It features a fantastic library of sounds and plugins—one of the most comprehensive packages available. Ableton Live is great for loop and sample-based producers. In fact, many EDM producers swear by it. Its audio manipulation tools are flexible and innovative, and it can be easily integrated into a live performance.
If I was an electronic music producer, Ableton Live would be my choice. Choosing a DAW is like dating. Download a few trial versions and take them for a spin. Explore your options and make sure things fit before committing. While all major DAWs have similar features, some do certain things better than others. But in the end, the choice is yours. Remember, The Beatles recorded Sgt. Pepper on a 4-track tape machine. Even the most basic DAW has infinitely more power.
Go with your gut and move on. These are pieces of third-party software that extend the functionality of your DAW. They allow you to manipulate sound in different ways. Most people invest in plugins too early. Go for quality here.
How To Set Up a Home Recording Studio: The Complete Guide - TuneCore
Cheap, flimsy stands will be the bane of your existence. I prefer ones with three legs over those with a circular, weighted base. A mesh screen that sits between your microphone and vocalist. This essential accessory will significantly improve the quality of your tracks. Pro Tip: For a pop filter to work well, there needs to be a few inches between the filter and the mic, as well as the filter and the singer.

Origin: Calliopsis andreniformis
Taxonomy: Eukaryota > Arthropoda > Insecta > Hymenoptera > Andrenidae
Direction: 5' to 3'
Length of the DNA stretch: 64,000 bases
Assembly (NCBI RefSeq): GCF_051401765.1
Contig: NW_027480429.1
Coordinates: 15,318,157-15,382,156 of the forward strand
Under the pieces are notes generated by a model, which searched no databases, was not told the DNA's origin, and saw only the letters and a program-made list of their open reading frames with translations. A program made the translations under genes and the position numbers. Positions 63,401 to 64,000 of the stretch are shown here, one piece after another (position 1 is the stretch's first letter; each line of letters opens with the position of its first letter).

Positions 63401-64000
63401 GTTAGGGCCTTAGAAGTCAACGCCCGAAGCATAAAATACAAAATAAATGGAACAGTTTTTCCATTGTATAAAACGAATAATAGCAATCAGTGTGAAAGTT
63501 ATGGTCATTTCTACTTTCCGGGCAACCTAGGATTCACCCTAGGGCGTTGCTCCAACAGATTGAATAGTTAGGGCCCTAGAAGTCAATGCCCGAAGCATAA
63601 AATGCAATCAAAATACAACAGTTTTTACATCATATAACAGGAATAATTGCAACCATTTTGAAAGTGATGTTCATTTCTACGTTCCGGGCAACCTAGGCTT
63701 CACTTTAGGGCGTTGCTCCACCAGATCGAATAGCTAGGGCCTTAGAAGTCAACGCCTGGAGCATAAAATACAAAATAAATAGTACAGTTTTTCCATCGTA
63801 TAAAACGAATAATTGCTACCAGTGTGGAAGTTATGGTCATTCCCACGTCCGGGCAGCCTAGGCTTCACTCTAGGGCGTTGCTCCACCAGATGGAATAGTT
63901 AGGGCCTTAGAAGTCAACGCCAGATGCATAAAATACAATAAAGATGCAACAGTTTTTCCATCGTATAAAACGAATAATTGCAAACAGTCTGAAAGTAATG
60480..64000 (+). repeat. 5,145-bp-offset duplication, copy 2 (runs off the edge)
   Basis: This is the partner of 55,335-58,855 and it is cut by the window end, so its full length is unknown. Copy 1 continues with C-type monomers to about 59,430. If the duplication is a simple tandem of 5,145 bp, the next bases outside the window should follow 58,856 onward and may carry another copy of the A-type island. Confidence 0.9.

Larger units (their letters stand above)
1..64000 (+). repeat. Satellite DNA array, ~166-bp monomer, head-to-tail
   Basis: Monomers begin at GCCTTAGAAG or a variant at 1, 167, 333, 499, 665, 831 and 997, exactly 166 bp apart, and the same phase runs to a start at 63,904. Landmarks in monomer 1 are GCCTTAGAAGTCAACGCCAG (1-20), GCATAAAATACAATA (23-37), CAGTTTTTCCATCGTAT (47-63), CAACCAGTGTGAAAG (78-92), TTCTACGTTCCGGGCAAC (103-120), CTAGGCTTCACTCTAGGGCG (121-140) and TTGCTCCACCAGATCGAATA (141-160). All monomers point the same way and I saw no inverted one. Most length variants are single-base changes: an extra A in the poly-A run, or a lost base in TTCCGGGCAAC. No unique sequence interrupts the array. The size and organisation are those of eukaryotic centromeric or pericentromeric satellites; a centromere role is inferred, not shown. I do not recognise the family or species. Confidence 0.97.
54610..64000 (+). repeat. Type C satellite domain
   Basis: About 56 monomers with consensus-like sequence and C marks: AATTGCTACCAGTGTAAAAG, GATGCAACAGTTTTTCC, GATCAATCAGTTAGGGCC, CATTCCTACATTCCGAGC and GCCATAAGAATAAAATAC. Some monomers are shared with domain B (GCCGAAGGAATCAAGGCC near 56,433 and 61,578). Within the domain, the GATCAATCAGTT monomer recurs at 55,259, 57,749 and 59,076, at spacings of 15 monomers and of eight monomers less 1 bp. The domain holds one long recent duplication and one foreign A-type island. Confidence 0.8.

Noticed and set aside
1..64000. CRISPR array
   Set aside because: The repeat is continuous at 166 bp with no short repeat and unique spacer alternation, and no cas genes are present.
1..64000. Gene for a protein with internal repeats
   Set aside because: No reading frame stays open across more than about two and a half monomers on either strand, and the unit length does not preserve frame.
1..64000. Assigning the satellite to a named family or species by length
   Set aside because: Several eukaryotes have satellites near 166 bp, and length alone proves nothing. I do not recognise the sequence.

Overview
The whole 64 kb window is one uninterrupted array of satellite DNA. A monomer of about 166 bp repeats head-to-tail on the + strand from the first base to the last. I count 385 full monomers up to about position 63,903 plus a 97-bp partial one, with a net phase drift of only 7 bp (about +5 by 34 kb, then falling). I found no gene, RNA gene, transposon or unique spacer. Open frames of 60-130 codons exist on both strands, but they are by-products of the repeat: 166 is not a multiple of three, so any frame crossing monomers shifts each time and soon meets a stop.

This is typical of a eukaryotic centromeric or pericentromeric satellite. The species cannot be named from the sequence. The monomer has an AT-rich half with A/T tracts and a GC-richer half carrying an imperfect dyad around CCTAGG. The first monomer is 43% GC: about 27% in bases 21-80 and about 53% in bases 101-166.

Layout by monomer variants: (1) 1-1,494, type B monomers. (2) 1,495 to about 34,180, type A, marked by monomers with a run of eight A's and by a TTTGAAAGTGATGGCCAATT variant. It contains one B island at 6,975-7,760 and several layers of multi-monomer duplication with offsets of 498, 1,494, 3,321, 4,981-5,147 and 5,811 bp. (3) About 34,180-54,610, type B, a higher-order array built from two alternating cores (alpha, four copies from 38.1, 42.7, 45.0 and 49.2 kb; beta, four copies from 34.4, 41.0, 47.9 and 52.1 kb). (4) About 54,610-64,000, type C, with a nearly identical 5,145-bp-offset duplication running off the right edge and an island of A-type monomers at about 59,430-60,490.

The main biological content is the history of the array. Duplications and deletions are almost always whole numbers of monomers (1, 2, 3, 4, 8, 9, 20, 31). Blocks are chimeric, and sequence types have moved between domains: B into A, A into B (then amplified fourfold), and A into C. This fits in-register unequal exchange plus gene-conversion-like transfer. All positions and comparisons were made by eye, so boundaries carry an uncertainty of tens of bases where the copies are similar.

How To Set Up a Home Recording Studio: The Complete Guide
This is an easy move that will lead to a significant improvement in sound quality. You can use it to fill out and orchestrate your recordings. You may have a desk that works already. This is what I use in my home recording studio now. Every decision you make while recording will be based on what you hear. This will lead to recordings that sound good in your studio, but fall apart on other speakers.
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You can avoid this by setting up your home recording studio properly. Your recordings will sound better too! These will improve the sound of your room by evening out acoustic problems. There will be nothing more satisfying than hearing your own recordings play over the speakers in your new home studio.
You now have everything you need to make this happen. The next step is for you to take action. Order the equipment you need, set up your room using the guidelines above, and start recording! If not now, then eventually. So personally, I would avoid these sites in general. And I would especially avoid any sites that charge you anything. Because the stripped-down design uses no native applications, their price point is significantly cheaper than standard laptops.
And since you only need a browser for online recording, these two options compliment each other nicely. And you can upgrade to Pro Tools 12 paid here. Earlier I mentioned how no recording software is ever truly free. Avid does this as is well, but their interfaces are a little too pricey for most beginners.